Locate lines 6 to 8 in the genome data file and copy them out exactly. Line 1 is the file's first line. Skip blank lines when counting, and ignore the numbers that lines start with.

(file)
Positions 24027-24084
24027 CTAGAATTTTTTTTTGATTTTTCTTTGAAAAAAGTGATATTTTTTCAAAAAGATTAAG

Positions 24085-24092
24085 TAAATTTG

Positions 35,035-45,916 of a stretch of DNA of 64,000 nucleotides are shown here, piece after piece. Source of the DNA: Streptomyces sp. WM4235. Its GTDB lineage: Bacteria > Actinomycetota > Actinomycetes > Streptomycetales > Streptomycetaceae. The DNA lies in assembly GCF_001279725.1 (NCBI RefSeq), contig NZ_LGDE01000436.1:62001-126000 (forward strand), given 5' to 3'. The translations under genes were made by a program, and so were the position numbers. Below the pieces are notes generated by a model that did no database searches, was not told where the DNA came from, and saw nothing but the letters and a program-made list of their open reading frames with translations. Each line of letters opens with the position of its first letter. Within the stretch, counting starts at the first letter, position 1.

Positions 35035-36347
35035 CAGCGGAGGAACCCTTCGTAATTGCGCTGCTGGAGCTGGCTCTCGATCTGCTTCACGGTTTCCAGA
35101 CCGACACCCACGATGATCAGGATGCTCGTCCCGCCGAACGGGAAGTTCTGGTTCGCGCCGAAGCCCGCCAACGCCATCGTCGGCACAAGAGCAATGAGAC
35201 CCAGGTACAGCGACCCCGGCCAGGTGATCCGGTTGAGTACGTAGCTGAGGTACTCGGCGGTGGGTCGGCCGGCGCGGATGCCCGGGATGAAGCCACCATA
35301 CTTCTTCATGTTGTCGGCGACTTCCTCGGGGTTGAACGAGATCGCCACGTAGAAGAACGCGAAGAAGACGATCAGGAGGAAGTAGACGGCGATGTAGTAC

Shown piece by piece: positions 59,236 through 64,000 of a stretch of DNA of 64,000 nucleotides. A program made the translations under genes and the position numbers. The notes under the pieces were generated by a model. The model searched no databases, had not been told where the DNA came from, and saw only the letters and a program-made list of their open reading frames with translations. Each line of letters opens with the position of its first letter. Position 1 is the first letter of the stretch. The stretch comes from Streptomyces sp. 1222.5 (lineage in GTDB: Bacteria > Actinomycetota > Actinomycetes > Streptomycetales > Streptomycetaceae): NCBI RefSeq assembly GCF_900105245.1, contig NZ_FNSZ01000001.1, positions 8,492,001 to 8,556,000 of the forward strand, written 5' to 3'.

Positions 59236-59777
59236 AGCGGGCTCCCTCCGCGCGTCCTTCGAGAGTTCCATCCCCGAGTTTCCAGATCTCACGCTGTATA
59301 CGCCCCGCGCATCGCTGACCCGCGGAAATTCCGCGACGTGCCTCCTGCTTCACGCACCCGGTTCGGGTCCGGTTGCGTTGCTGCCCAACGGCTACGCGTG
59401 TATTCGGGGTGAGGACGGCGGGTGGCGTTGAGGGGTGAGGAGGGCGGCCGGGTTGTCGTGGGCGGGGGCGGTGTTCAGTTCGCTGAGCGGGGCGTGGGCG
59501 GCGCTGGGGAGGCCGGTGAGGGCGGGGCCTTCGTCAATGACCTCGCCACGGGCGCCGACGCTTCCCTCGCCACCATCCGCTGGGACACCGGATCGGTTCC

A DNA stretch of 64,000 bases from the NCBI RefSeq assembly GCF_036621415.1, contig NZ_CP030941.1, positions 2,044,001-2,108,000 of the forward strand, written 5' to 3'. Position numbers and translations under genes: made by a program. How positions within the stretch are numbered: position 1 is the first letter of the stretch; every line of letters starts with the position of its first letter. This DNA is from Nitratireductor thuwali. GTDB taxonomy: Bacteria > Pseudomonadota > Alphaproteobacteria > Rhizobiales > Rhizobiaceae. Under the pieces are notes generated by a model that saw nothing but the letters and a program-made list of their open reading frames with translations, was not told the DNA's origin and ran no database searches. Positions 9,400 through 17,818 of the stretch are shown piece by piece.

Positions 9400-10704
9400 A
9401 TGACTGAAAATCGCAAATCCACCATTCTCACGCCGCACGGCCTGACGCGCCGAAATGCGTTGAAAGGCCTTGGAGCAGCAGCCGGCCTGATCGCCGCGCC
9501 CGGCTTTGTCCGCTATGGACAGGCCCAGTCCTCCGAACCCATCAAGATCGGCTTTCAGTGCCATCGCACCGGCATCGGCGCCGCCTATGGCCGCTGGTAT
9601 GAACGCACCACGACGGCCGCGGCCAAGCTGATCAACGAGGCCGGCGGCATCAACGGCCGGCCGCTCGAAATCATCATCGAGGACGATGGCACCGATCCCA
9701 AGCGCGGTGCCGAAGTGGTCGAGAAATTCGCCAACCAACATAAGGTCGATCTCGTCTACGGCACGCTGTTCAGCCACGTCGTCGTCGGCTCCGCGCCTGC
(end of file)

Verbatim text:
Positions 35035-36347
35035 CAGCGGAGGAACCCTTCGTAATTGCGCTGCTGGAGCTGGCTCTCGATCTGCTTCACGGTTTCCAGA
35101 CCGACACCCACGATGATCAGGATGCTCGTCCCGCCGAACGGGAAGTTCTGGTTCGCGCCGAAGCCCGCCAACGCCATCGTCGGCACAAGAGCAATGAGAC